I have a set of eight, two each of the four different colours shown in the photo; Atlantic Deep, Dark Olive, Soft Mole and Iron. I think the colours are perfect for this time of year and they all look great against the plain grey walls of my bedroom or in my sitting room by the fire.

I love having little displays of seasonal flowers on my bedside table and on the fireplaces in my bedroom and in the sitting room, and these jewel coloured little vases will be perfect for bringing a bit of sparkle to the room over the winter, before they are used for tiny posies of the first spring flowers. They look especially lovely placed alongside candles, so the flickering glow of the light reflect the colours and bring a bit of warmth to the colder months.

Cox and Cox Bud Vases. Photo from Notonthehighstreet.com

If you could bear to part with these, they’d make a great gift for someone, either the whole eight in the box for Christmas or a couple wrapped up as a little thank you gift. I’ll be keeping mine in my bedroom, where I will be able to appreciate them at their fullest, lined up along my bedroom fireplace…

With many thanks to NotOnTheHighStreet.com for sending me these lovely vases to review. 

November 12, 2012

Time without Twitter

On Friday, after a great but exhausting day at the National Media Museum, I managed to leave my beloved Iphone on the top deck of a bus.  I didn’t even realise to start off with, but after searching the myriad of bags and pockets I had with me, it gradually dawned on me that my phone was continuing the bus journey alone. So, I spent the weekend frantically cancelling things, blocking accounts, changing passwords and assuming that all was lost. Amazingly, it was handed in and I managed to have it back in my hand again by Monday. Massive thanks to whoever was responsible for that.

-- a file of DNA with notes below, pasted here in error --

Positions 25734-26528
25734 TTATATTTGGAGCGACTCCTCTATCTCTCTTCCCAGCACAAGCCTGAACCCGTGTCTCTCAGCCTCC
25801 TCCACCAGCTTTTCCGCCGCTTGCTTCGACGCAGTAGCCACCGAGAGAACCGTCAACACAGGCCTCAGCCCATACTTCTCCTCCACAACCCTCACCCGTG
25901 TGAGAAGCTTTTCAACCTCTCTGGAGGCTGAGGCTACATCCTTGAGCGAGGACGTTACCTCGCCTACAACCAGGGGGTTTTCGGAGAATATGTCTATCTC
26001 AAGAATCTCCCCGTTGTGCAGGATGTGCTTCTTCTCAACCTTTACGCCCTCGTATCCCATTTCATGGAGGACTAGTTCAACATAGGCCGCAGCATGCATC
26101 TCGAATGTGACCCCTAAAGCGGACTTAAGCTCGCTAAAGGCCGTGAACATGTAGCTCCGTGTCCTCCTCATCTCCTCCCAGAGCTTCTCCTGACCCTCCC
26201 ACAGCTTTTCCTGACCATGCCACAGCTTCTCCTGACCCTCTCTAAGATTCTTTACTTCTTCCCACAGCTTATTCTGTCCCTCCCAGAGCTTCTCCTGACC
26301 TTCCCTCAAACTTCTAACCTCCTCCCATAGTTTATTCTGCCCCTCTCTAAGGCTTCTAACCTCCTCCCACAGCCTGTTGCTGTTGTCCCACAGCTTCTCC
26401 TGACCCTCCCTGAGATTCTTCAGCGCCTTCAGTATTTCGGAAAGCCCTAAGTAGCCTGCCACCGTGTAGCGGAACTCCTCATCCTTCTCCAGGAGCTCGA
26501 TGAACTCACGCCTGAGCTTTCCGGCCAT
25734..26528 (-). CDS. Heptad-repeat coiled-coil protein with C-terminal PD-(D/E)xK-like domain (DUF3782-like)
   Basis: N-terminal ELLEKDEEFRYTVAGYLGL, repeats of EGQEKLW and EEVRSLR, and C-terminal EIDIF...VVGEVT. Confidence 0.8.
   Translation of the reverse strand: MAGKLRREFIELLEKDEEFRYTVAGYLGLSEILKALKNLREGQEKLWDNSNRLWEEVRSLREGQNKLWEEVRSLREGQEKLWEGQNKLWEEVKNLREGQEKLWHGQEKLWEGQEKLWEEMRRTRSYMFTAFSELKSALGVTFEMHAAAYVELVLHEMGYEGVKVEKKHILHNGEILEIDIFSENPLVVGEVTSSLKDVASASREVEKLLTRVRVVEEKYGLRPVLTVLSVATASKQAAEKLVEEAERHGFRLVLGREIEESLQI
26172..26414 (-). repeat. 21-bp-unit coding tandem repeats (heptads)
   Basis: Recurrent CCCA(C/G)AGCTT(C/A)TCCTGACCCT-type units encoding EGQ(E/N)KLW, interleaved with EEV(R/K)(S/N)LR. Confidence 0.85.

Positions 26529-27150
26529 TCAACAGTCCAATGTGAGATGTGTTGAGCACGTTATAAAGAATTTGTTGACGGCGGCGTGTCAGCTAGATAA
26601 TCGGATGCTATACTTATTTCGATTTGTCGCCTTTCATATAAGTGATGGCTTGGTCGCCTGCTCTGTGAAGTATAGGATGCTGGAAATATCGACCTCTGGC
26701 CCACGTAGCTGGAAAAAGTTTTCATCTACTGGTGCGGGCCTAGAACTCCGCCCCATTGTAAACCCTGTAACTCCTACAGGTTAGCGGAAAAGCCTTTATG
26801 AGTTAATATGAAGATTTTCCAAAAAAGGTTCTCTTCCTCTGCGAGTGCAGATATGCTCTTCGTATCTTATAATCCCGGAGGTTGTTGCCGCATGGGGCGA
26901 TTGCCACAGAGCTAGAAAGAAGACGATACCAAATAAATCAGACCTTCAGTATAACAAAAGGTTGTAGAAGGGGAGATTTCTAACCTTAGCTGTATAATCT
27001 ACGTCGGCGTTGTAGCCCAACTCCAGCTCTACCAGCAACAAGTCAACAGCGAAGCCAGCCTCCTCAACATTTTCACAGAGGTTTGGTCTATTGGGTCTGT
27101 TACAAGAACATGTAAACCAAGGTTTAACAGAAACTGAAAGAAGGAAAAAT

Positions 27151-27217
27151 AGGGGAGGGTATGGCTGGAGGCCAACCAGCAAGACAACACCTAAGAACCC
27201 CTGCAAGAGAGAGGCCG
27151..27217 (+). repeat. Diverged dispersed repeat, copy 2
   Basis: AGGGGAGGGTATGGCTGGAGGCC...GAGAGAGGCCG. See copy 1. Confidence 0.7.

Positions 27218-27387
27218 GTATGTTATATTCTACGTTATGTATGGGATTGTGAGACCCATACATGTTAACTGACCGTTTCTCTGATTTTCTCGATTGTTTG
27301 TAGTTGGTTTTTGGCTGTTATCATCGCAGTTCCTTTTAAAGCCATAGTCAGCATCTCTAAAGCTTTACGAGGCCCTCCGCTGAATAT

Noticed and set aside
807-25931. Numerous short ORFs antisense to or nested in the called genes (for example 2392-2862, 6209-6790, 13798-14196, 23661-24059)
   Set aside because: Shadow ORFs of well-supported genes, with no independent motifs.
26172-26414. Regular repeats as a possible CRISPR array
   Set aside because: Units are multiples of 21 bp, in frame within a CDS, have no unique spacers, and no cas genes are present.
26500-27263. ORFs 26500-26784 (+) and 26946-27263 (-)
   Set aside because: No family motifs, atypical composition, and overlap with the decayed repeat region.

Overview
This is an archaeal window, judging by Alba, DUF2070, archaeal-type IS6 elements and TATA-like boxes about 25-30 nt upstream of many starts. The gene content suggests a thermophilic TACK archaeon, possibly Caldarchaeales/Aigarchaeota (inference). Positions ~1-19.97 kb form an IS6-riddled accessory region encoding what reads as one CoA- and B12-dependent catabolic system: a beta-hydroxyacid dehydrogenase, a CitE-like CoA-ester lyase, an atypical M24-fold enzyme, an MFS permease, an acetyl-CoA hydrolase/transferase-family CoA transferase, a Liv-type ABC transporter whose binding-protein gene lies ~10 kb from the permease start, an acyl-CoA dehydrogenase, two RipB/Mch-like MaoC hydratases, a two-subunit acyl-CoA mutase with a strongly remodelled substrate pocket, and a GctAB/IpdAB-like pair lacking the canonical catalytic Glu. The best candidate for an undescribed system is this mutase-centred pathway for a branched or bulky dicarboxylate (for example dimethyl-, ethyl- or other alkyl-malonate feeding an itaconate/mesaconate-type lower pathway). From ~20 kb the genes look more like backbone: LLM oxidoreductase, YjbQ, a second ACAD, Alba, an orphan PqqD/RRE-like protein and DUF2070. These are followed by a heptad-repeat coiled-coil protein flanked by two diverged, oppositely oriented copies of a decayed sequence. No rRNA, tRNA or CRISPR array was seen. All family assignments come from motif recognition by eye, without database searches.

Because I’d cancelled everything, it took a whole week for everything to get sorted out. So I had an accidental week without Twitter and Instagram. Every so often, I’d get the chance to go online and spent a little bit of time on Twitter, but it wasn’t the same as having it to hand all the time. Conversations were missed, blog posts went unread, news went unseen – I didn’t even know that Bradley Wiggins had been knocked off his bike, and he’s one of my great heroes.  Even that made me realise just how much of my news I get through Twitter.

There were upsides to all of this. I did a bit more of all of my ongoing projects than perhaps I might have done – a bit more knitting, a bit more bathroom woodwork sanding (which is truly the most horrible of all DIY jobs) and a bit more working on the allotment. Most telling of all was that I read a whole novel from cover to cover in only a handful of days. That used to be a regular habit until Twitter started sucking up all my time. I had far fewer headaches, suggesting that perhaps I spend too long staring at my tiny phone screen. I sat on the bus and looked aimlessly out of the window, instead of being head down looking at my phone each time I made a journey, and that was actually very pleasant. It’s easy to lose those precious moments of just being, if you’re constantly checking updates on various social media platforms.